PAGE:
Health care occupies a prime spot in today’s political theater — and an increasing share of national expenditures. But the Kaiser Family Foundation, a nonpartisan think tank that tracks the industry, found that three-quarters of Americans can’t define basic health insurance terms — and the situation is getting more complex.
Today, we conclude a two-part series that aims to bring you up to date so you can follow the issues that will influence your health care — and, potentially, your vote — for years to come.
Once upon a time, it was up to employers, consumers and insurance companies to agree on what medical expenses each health plan covered.
People wanted their illnesses covered, but they didn’t want to pay for benefits they didn’t use. Insurance companies could offer a range of plans, from low benefits to high benefits, covering some medical costs but not others.
Employers or individuals would buy what they wanted and could afford.
The Affordable Care Act changed that by requiring a broad set of “essential health benefits” — outpatient care; emergency services; hospitalization; maternity and newborn care; mental health and substance abuse services; prescription drugs; rehabilitative services; laboratory services; preventive and wellness services; chronic disease management; and pediatric dental and vision services.
One impact: higher costs, because all health plans paid for more things. (Health plans under the ACA vary according to how much they pay and the amount of out-of-pocket costs required, but the benefit categories are uniform.)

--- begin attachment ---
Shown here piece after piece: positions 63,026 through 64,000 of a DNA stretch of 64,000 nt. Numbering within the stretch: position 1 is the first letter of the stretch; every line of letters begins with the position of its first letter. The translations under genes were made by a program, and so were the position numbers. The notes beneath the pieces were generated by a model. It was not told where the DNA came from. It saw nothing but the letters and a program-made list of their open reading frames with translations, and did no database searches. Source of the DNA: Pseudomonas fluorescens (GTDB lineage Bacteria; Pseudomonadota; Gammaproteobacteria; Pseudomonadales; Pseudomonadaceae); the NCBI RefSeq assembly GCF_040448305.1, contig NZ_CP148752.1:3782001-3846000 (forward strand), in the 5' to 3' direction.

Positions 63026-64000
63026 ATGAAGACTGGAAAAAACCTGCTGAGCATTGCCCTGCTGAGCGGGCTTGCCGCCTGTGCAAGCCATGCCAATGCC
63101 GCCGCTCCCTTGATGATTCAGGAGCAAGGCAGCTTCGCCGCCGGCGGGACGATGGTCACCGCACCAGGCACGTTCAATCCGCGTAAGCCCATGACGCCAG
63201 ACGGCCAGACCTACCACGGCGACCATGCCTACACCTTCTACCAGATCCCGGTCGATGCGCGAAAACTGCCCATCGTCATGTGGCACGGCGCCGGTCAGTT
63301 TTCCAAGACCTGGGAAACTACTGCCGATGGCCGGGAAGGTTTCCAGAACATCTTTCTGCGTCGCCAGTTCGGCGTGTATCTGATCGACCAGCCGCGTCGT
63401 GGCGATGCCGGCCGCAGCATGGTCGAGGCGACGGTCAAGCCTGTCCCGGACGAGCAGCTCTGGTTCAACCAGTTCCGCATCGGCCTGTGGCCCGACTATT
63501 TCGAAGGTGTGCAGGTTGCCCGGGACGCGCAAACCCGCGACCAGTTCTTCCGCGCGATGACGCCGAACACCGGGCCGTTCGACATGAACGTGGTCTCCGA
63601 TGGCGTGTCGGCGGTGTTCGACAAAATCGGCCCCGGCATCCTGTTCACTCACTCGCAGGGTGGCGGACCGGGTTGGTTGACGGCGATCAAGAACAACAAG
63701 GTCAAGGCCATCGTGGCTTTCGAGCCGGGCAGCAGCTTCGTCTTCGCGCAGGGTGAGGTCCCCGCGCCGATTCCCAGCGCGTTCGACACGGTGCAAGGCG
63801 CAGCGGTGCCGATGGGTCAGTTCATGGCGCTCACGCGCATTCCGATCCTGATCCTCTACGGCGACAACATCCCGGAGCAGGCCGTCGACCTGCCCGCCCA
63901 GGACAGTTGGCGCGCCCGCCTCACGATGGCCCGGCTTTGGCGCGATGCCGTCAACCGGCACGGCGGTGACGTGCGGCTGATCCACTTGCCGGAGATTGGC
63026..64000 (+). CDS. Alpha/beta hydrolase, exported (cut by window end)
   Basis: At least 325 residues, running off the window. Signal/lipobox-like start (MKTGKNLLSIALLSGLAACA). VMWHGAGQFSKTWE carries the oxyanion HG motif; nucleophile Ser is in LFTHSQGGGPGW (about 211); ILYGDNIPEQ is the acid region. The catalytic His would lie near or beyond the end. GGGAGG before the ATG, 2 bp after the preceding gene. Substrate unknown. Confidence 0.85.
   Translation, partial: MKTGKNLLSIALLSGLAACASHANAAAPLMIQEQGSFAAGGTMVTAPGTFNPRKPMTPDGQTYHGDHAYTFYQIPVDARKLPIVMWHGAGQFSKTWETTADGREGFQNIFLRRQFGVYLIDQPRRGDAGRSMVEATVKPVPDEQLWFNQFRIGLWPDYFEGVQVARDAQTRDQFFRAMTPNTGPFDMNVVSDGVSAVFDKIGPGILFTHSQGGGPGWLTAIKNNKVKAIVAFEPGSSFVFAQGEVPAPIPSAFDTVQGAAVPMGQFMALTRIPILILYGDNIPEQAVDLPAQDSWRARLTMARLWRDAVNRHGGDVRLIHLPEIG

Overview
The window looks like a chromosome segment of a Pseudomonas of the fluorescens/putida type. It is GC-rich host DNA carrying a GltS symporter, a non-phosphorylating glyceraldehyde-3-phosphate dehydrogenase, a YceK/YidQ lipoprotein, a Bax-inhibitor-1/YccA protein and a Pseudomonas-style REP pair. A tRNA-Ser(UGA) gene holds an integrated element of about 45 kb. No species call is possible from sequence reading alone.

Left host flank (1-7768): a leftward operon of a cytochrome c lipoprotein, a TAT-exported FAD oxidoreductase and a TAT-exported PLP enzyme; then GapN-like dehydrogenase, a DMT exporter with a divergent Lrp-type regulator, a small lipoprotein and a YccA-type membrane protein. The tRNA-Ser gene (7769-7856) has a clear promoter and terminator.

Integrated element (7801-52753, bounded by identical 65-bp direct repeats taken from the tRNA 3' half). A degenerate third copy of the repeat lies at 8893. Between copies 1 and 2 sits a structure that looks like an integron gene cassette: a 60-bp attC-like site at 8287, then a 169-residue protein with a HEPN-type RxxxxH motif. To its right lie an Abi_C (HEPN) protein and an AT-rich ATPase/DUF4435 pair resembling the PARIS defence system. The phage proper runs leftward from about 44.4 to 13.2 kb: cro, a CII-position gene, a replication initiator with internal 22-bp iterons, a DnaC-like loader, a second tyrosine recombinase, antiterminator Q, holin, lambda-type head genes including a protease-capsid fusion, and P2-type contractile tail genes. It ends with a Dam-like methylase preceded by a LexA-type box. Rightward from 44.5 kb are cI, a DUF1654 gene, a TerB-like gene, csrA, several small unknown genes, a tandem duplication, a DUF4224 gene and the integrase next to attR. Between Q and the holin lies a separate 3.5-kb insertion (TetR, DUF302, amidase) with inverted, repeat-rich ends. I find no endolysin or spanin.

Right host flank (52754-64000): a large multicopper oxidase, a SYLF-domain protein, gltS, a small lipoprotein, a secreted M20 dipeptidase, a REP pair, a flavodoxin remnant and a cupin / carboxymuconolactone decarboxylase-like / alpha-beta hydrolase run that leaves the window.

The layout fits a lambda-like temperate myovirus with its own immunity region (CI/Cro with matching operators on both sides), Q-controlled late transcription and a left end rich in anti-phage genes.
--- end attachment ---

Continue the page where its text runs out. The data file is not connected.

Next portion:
Reducing costs has been a top goal of both sides on the ACA debate. Critics argue that the law has sped up the increase in insurance and medical costs, rather than slowing it down.
To reverse the spiraling cost trend, some Republicans have proposed ending the national essential benefits rules and letting each state decide what insurance plans should cover — and what they shouldn’t. That would be a return to pre-ACA days.
Already, states are allowed to seek waivers from the benefits rules if they don’t have competing insurance plans available.
There’s precedent for that.
Each state has an agency that oversees insurance within its borders. Although the states often coordinate their regulations, each state is, more or less, in charge of the insurance business within its borders. That includes setting standards for health insurance plans, although that power today is subject to the nationwide ACA rules.
Occasionally, state legislatures debate whether to require or limit health insurance coverage.
Should insurance companies be required to extend benefits to abortion procedures? Treatments for AIDS and HIV? Mental health? Substance abuse?
Before the ACA, the rules for coverage varied from state to state. If an insurance company wanted to offer health plans in a state, it must follow that state’s rules.
ACA backers view the essential benefits as supplying good insurance uniformly across the country. Opponents view the essential benefits as a cost-raising rule imposed on people by the federal law that should be reversed, with control returning to the states.